Sulfonamides, Trimethoprim, & Quinolones
A 59-year-old woman presents to an urgent care clinic with a 4-day history of frequent and painful urination. She has had fevers, chills, and flank pain for the past 2 days. Her physician advised her to come immediately to the clinic for evaluation. In the clinic she is febrile (38.5°C [101.3°F]) but otherwise stable and states she is not experiencing any nausea or vomiting. Her urine dipstick test is positive for leukocyte esterase. Urinalysis and urine culture are ordered. Her past medical history is significant for three urinary tract infections in the past year. Each episode was uncomplicated, treated with trimethoprim-sulfamethoxazole, and promptly resolved. She also has osteoporosis for which she takes a daily calcium supplement. The decision is made to treat her with oral antibiotics for a complicated urinary tract infection with close follow-up. Given her history, what would be a reasonable empiric antibiotic choice? Depending on the antibiotic choice are there potential drug interactions?
The basic formulas of the sulfonamides and their structural similarity to p-aminobenzoic acid (PABA) are shown in Figure 46–1. Sulfonamides with varying physical, chemical, pharmacologic, and antibacterial properties are produced by attaching substituents to the amido group (–SO2–NH–R) or the amino group (–NH2) of the sulfanilamide nucleus. Sulfonamides tend to be much more soluble at alkaline than at acid pH. Most can be prepared as sodium salts, which are used for intravenous administration.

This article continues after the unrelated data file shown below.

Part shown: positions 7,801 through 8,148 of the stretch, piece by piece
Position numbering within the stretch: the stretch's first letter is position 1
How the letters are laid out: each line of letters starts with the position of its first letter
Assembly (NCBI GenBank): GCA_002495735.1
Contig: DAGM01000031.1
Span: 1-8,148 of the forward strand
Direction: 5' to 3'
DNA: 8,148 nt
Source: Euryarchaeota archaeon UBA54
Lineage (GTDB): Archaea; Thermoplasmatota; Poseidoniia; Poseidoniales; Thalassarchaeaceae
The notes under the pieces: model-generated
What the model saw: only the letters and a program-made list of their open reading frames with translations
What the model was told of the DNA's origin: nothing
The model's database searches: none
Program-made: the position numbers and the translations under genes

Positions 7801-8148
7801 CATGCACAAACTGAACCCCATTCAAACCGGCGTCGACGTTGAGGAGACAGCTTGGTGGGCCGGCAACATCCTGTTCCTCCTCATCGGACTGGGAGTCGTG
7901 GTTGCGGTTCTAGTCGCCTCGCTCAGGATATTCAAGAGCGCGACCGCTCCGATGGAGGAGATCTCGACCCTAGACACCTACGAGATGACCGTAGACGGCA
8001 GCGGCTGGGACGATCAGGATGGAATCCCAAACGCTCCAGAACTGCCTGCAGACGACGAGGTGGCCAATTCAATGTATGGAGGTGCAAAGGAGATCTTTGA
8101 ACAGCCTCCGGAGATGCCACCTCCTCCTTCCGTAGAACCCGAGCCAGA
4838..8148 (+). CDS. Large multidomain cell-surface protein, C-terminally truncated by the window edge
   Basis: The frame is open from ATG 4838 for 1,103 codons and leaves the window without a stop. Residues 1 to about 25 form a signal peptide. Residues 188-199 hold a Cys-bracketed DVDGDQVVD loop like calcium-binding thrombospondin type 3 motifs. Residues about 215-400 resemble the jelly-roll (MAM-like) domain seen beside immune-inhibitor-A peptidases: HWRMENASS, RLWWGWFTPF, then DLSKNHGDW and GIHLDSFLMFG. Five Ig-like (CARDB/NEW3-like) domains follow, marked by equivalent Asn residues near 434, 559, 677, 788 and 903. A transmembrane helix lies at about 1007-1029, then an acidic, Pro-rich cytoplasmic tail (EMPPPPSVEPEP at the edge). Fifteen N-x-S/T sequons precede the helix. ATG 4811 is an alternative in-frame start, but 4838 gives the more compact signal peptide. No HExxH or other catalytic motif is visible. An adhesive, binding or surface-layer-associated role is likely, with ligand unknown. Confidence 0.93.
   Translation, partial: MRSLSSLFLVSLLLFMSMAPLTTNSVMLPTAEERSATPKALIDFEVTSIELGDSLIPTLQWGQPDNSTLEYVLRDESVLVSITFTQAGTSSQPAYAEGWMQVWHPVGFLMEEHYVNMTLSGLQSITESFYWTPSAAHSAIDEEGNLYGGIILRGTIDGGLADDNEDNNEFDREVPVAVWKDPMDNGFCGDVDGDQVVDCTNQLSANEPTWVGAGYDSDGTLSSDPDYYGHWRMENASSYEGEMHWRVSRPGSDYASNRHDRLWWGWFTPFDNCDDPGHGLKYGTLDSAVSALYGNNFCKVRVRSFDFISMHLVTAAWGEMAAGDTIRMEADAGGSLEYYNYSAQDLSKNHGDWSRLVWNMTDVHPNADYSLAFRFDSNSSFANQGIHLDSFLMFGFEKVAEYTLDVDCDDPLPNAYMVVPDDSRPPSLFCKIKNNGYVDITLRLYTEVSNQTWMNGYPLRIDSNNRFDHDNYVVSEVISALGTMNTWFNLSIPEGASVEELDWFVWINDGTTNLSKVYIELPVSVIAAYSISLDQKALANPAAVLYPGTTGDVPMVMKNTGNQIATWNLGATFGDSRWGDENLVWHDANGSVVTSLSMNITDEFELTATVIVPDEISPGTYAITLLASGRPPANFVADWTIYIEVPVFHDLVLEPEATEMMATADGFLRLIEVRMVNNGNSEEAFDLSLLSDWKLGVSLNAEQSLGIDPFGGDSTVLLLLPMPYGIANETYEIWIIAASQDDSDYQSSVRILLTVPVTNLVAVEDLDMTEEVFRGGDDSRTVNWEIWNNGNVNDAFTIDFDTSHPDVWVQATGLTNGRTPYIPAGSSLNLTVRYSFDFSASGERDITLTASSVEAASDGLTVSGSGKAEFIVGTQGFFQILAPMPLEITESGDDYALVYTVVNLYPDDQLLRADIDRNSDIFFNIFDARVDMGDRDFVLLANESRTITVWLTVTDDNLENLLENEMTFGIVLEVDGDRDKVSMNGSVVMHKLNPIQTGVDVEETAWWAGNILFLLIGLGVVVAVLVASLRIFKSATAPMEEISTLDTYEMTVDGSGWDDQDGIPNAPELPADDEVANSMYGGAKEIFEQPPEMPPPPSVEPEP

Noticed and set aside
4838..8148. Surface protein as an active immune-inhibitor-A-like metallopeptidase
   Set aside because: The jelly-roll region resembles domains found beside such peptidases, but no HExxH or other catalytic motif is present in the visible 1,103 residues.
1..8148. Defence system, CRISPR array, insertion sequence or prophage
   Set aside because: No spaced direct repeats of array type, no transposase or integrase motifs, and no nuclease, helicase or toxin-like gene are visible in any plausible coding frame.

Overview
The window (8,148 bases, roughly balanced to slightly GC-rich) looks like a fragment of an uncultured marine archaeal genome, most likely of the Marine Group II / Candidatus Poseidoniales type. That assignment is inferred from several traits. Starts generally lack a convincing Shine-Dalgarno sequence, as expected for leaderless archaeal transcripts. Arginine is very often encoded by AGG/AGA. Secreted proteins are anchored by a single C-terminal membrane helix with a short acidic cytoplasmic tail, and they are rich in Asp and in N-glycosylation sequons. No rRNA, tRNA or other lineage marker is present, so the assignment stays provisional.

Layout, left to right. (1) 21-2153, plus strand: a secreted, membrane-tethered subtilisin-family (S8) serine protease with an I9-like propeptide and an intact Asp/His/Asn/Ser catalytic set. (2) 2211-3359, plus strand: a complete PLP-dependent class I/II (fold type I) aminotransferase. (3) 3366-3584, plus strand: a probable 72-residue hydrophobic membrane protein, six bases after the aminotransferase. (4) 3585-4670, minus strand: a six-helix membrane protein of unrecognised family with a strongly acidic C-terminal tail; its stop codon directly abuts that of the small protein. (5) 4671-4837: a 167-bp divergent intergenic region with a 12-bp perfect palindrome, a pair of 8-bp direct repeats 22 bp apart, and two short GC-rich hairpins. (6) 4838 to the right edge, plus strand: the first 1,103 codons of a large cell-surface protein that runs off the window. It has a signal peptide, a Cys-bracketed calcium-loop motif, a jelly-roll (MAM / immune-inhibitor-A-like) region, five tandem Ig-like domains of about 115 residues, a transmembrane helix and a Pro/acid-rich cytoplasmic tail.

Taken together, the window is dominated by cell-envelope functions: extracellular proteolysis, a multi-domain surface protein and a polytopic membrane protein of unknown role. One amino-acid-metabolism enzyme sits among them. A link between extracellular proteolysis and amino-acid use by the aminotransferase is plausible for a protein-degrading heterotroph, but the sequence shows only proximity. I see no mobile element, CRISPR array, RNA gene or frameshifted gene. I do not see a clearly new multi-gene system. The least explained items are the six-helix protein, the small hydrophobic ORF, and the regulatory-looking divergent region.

Mechanism of Action & Antimicrobial Activity
Sulfonamide-susceptible organisms, unlike mammals, cannot use exogenous folate but must synthesize it from PABA. This pathway (Figure 46–2) is thus essential for production of purines and nucleic acid synthesis. As structural analogs of PABA, sulfonamides inhibit dihydropteroate synthase and folate production. Sulfonamides inhibit both gram-positive and gram-negative bacteria, Nocardia sp, Chlamydia trachomatis, and some protozoa. Some enteric bacteria, such as Escherichia coli, Klebsiella pneumoniae, Salmonella, Shigella, and Enterobacter sp are also inhibited. It is interesting that rickettsiae are not inhibited by sulfonamides but are instead stimulated in their growth. Activity is poor against anaerobes. Pseudomonas aeruginosa is intrinsically resistant to sulfonamide antibiotics.
Combination of a sulfonamide with an inhibitor of dihydrofolate reductase (trimethoprim or pyrimethamine) provides synergistic activity because of sequential inhibition of folate synthesis (Figure 46–2).
Some bacteria lack the enzymes required for folate synthesis from PABA and, like mammals, depend on exogenous sources of folate; therefore, they are not susceptible to sulfonamides. Sulfonamide resistance may also occur as a result of mutations that (1) cause overproduction of PABA, (2) cause production of a folic acid-synthesizing enzyme that has low affinity for sulfonamides, or (3) impair permeability to the sulfonamide. Dihydropteroate synthase with low sulfonamide affinity is often encoded on a plasmid that is transmissible and can disseminate rapidly and widely. Sulfonamide-resistant dihydropteroate synthase mutants also can emerge under selective pressure.
Sulfonamides can be divided into three major groups: (1) oral, absorbable; (2) oral, nonabsorbable; and (3) topical. The oral, absorbable sulfonamides can be classified as short-, intermediate-, or long-acting on the basis of their half-lives (Table 46–1). They are absorbed from the stomach and small intestine and distributed widely to tissues and body fluids (including the central nervous system and cerebrospinal fluid), placenta, and fetus. Protein binding varies from 20% to over 90%. Therapeutic concentrations are in the range of 40–100 mcg/mL of blood. Blood levels generally peak 2–6 hours after oral administration.
A portion of absorbed drug is acetylated or glucuronidated in the liver. Sulfonamides and inactive metabolites are then excreted into the urine, mainly by glomerular filtration. In significant renal failure, the dosage of sulfonamides must be reduced.